Saturday, December 30, 2006

A Modest Proposal for a Restoring the Force

Given human nature, a large long service standing military will do what takes to keep their jobs even if it means defeat in war, would rather play at war than win, and present a standing threat to civil authority, regardless of intent. This tendency is found in any profession, doctors who kill more patients than cure hide behind their union, lawyers who lose behind theirs. And unlike doctors and lawyers, the military doesn’t practice it’s profession so the public, the government or themselves can find out whether or not they are competent.

Before JFK’s renaissance of the military and before Vietnam as I experienced it, shined boots and belt buckles, paint over dirt, shoe tags for parts, and properly formatted lesson plans were the elements of combat readiness. This is the default setting after a decade of peace. The post Vietnam army avoided this by training to specific contingencies which provided a realistic framework for training even when the contingency changed. We lost a lot of people in Vietnam due to shined boots and belt buckles, etc.

It is for these reasons that we can adopt either the default military that won all our wars before DoD was invented, and demobilize the active components of the military and turn the equipment, personnel, and material over to the Guard and Reserves, OR we can adopt a more modest proposal:

The Modest Proposal
1. End the Up or Out System. There is no good reason why once on reaches his or her level of competence to stay there.

2. Open the promotion system to all qualified regardless of component or service.

3. A rank or grade goes with you, regardless of service or component promotion in one is good for any other.

4. A service member may compete for positions of a lower grade with no loss of grade on retirement.

5. All service is computed in points and at 7200 points, the benefits of a twenty year full retirement are available.

6. All service in any component is by contract such as is done for enlisted personnel.

7. The President may designate service with other countries or government branches as creditable service for experience and points as authorized by the Congress.

8. The Congress will resume the practice of authorizing the creation of units and activities and personnel therein for the duration any emergency or contingency deemed of importance.

9. The federal military reserve components will contain units intended to be deployed as units and of units and other activities intended to provide trained individual replacements to the other services and components as needed.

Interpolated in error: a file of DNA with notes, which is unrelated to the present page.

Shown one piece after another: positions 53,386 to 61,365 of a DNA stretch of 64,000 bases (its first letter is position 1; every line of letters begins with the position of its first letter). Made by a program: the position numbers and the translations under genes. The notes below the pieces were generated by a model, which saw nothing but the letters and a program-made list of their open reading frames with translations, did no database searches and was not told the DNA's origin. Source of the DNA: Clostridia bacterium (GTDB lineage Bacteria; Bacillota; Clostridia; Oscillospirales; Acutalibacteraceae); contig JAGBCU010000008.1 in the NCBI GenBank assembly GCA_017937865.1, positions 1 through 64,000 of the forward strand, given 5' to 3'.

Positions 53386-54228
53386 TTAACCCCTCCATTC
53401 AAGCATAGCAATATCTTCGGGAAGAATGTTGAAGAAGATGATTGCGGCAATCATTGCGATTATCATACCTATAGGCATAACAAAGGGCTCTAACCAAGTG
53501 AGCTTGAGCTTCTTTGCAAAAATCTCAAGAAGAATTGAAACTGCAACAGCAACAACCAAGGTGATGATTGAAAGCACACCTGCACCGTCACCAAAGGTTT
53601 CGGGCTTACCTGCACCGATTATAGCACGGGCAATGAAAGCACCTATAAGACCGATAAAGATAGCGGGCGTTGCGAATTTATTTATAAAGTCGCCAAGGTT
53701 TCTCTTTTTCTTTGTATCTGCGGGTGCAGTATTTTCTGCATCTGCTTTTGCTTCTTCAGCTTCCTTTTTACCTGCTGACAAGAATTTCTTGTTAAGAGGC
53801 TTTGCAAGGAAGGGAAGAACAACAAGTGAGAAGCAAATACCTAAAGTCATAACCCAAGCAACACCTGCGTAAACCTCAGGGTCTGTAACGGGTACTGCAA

10. No civilians will be employed in combat save as under the UCMJ and meeting minimum training standards for deployment as the military services.

11. The Total Forces in active or drill status will be maintained at a level to allow for expansion of a fully mobilized force of ten percent of the population within three years. This is the same level achieved during WW2.In such a modest proposal, a service member can come and go when needed or as desired and in a career path suited to the individual’s and the service’s needs.

This proposal, if it seems oddly familiar is the traditional method used in the Guard and Reserves for personnel management. The model for the Total Force is us. It returns to the model for raising forces used prior to the Cold War. It allows the rapid development of the forces needed from the talent available free of considerations of career paths, or promotion flow point and opportunity as forces impacting on the organization, equipment, tactics for war and combat operations.

The Rough Riders, the 1st US Volunteer Cavalry, was raised from scratch as such and certainly did well on San Juan Hill. The officer in charge of the Mulberry project for the D-Day invasion was called from civilian life and given the rank needed for the job. Most of the generals on both sides of the Civil War including graduates of the academies returned to active duty from civilian life. I wouldn’t be surprised if there were more academy graduates in the Guard and Reserve anyway.

Certainly the type of risk takers needed for quick decision making in murky circumstances wither on the vine in vacuous staff positions marking time for field duty. The Navy in WW2 picked sailors whose annual income exceeded $30,000 for duty in on shipboard Command Information Centers (CIC), which is similar to recent experiments in using stockbrokers as players in a certain recent major exercise.

The quandary we face in the War on Terror is that the forces needed for irregular warfare and stability operations are not those required for high tech intensive war but include talents normally found in the Guard and Reserves. The forces required for high tech intensive war can be maintained in the Guard and Reserves at one third to one sixth the cost. The kind of eclectic force needed in irregular warfare and operations should include a very professional active force of special operations troops augmented, supplemented, and complemented by specialist units and personnel from the Guard and Reserve.

Otherwise, the basis for a standing military force should be the need for forces whose sustained deployment or presence is required such as sea and service overseas of duration. In this regard, it makes no sense to bring forces from bases in Asia and Europe to the US so they can be deployed more quickly to places farther away than where they were.

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